After coming across scienceofsharp I will eventually get some kind of strop to see if that makes a difference however I have a llama brand kanayama strop i bought with a kamisori years ago- would using that bare be enough instead of creating some kind of strop and whatever equivalent metal polish i can find here in Australia? The linen side is fairly rough but would it be enough to remove any small wire/burr that remains on a blade whilst introducing microconvexity?

    Throwing a spanner in the works, more recently I came across a 90mm misono swedish carbon paring knife I sharpened months back without any real thought process and decided using it again. Whilst I don't do any extreme cutting with this knife ive found that the shavability of this knife to have held up incredibly well. I tried doing board work with it, using it with extra force than necessary and it still holds up without any light reflecting at all and shaves easily. Being that it was so long ago that I sharpened it I can't even recall if I did anything different than normal that may have caused this to occur (annoyingly I didnt write any notes like I have been with my chef knives so I can figure it out).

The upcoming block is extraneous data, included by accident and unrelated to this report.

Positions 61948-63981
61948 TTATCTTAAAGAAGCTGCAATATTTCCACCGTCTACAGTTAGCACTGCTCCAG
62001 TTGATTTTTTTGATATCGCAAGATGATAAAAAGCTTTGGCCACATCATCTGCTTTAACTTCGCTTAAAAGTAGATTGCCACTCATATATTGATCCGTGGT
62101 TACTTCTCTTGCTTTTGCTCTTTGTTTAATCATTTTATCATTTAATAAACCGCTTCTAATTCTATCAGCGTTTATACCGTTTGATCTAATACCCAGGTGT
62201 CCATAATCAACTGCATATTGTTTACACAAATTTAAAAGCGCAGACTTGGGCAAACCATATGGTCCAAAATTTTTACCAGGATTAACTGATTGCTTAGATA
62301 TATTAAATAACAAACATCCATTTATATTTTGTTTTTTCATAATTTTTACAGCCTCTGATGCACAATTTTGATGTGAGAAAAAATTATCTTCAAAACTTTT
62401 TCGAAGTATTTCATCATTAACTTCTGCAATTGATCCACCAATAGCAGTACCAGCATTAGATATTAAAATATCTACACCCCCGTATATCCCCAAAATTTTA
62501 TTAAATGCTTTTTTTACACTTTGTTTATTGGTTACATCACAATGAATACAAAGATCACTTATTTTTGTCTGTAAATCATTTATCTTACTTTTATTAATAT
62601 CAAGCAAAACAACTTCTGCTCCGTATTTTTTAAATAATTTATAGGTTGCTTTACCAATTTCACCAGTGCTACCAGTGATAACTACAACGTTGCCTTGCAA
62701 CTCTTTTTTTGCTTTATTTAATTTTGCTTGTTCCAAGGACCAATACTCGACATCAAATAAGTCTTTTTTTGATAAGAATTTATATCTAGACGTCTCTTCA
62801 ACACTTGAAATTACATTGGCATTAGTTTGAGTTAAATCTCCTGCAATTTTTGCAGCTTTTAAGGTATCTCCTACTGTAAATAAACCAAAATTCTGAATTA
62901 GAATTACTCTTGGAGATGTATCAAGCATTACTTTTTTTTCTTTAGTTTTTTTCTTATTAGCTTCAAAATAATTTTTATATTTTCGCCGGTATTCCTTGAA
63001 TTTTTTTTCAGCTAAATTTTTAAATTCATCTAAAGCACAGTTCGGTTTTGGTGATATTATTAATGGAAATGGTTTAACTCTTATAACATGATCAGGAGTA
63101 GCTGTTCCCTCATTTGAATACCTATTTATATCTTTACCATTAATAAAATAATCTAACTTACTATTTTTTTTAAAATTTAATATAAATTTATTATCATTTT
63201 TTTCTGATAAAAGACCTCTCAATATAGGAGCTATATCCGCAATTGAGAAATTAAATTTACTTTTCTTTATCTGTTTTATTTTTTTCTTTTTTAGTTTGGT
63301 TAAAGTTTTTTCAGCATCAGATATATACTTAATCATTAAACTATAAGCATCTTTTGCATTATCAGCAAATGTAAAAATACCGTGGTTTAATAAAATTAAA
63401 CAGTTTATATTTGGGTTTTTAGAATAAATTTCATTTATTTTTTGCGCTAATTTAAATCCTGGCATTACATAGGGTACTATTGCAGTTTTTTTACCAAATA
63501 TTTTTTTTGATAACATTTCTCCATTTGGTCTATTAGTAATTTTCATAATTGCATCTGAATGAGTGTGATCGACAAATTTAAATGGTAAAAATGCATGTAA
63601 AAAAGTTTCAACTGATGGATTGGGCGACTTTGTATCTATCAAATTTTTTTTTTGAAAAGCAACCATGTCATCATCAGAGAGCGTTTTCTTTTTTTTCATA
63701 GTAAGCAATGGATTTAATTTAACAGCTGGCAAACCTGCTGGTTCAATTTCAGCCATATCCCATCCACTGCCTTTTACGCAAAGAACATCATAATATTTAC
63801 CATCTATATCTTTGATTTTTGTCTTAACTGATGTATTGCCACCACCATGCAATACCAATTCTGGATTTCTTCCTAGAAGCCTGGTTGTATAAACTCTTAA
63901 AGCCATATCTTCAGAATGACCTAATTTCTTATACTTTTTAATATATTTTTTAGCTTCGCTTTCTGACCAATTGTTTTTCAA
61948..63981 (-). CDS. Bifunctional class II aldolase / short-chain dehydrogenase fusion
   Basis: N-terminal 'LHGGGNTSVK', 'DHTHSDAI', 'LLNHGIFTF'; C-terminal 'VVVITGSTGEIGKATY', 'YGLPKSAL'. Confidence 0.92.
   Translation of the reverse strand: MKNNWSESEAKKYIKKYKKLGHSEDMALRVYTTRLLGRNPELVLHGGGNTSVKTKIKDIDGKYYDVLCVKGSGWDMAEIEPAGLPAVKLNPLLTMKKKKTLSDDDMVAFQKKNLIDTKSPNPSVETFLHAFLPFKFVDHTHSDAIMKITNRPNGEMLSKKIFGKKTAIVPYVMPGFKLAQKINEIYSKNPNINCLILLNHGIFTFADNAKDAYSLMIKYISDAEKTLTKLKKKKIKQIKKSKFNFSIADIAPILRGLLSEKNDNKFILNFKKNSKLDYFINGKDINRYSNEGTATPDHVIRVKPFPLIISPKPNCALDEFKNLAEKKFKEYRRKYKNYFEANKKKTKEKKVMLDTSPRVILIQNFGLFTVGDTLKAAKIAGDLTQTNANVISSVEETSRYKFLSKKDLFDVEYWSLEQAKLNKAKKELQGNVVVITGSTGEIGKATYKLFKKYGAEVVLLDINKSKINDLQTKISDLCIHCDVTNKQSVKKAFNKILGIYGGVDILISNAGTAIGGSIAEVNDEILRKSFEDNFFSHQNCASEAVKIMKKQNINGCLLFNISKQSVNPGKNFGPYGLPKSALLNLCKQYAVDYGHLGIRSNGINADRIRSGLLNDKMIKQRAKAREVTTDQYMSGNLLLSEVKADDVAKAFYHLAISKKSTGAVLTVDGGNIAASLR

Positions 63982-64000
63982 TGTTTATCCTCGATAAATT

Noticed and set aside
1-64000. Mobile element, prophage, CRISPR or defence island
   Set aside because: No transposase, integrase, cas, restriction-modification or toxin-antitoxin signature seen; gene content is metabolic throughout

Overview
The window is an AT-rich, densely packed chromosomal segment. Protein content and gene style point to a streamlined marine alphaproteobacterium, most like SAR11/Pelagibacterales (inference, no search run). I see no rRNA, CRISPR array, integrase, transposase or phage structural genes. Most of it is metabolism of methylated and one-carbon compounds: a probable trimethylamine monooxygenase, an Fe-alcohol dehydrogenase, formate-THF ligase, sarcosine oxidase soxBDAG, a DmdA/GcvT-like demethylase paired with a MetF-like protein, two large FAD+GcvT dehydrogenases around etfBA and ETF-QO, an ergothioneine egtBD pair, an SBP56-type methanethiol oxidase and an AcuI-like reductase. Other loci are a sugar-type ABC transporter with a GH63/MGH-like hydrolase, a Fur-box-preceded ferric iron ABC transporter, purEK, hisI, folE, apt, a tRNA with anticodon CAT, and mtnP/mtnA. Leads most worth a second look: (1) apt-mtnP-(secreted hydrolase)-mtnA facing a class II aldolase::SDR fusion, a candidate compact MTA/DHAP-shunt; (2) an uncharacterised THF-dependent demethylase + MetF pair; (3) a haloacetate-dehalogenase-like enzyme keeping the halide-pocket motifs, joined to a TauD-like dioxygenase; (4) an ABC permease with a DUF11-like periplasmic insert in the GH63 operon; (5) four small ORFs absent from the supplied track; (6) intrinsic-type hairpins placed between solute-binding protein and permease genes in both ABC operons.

It got me thinking how that a heel to tip (or tip to heel) pass on such a short knife would result in scratch patterns that are "straighter" (is perpendicular the right word here?) And with more narrow "x" grinding lines than on a 250mm chef knife on the same size benchstone. If I were to sharpen a knife with scratch patterns running parallel to the edge i imagine the edge retention would be horrible by comparison but does having scratch patterns than run more perpendicular increase edge retention? I will probably try to do this with my chefs knife somehow just to see if it does anything (im guessing by avoiding heel to tip strokes and doing back and forth strokes of the knife in sections).